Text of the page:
I went on to play several Kayne West tracks off hisMy Beautiful Dark Twisted Fantasy [Rocka Fella Records] album to see how the DAC HDR handled bass, dynamics and timing. Throughout West’s album, he serves up deep bass lines, synthesizers and beats that make you want to get up and dance. Bass came through the DAC1 HDR with apt authority and slam, but it wasn’t one-notey or overblown. 

For my next musical selection, it’s only fitting that I use one of Benchmark’s own recordings, “Out in Cold,” from Sherlock’s Daughter of the Master’s of Their Day compilation. Tanya Horo sings lead on this track which projects a large, spacious soundstage. The Benchmark didn’t disappoint, it was transparent and threw music in the air everywhere conveying a sense of a large hall. While this track is wonderfully recorded making it sound good though almost any component, the DAC1 HDR distinguished itself from other D/A converters by imparting a greater sense of space than had previously existed. The Master’s of Their Day recordings are superb and are a must hear. Check them out here.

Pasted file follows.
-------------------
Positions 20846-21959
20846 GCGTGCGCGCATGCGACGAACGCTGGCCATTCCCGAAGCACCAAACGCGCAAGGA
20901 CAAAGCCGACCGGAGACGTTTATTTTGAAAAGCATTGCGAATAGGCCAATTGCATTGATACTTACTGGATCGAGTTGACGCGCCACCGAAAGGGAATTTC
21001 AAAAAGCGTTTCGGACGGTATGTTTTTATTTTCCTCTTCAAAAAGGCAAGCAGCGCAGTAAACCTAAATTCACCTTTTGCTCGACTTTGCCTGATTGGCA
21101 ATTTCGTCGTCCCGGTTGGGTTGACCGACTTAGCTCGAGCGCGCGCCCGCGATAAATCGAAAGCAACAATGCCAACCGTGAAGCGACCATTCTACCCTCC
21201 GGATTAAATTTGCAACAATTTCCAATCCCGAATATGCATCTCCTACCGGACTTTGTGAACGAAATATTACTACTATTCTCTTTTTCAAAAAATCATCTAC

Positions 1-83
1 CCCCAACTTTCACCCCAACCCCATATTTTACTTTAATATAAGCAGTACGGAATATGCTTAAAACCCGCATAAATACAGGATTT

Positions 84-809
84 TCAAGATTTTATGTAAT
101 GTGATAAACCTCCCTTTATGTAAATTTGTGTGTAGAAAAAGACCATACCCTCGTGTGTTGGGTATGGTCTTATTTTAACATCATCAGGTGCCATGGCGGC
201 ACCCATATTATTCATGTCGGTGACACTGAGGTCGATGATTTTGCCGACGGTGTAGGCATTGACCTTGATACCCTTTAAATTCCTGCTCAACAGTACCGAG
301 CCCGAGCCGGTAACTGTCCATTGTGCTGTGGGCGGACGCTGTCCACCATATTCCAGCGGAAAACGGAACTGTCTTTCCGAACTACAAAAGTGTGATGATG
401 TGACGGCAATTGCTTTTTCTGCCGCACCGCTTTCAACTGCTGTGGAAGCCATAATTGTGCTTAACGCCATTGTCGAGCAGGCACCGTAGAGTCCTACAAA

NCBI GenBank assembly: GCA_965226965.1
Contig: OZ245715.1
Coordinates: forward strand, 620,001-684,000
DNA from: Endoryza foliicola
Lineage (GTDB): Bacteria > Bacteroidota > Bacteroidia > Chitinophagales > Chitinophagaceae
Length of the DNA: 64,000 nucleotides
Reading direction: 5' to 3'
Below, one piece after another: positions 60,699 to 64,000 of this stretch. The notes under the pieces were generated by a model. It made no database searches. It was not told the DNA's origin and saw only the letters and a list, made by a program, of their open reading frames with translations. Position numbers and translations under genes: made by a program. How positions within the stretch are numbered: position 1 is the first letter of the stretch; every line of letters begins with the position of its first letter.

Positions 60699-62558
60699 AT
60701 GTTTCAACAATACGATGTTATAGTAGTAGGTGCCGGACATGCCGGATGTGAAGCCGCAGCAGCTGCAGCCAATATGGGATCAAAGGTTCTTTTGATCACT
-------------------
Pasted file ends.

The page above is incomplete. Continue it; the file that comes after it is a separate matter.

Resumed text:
The DAC1 HDR played every track I threw at it with unflinching focus and poise with one caveat. Because of its play-it-straight sonic character, it let low quality MP3’s and bad recordings shine through, grain and all. While playing 128kbps MP3’s, and some dynamically compressed pop CD’s the DAC1 HDR sounded a bit rough around the edges. The DAC1 HDR didn’t dip the music in a euphonic bath nor kill it with sugary sweetness instead it allowed the music to hang themselves, so to speak. This is less a hit against the DAC1 HDR than it is on low quality, poorly recorded music, however, it must be noted because some gear masks and massages this grain away from music, making it more pleasant to listen to albeit with less transparency. One must pick their poison I guess.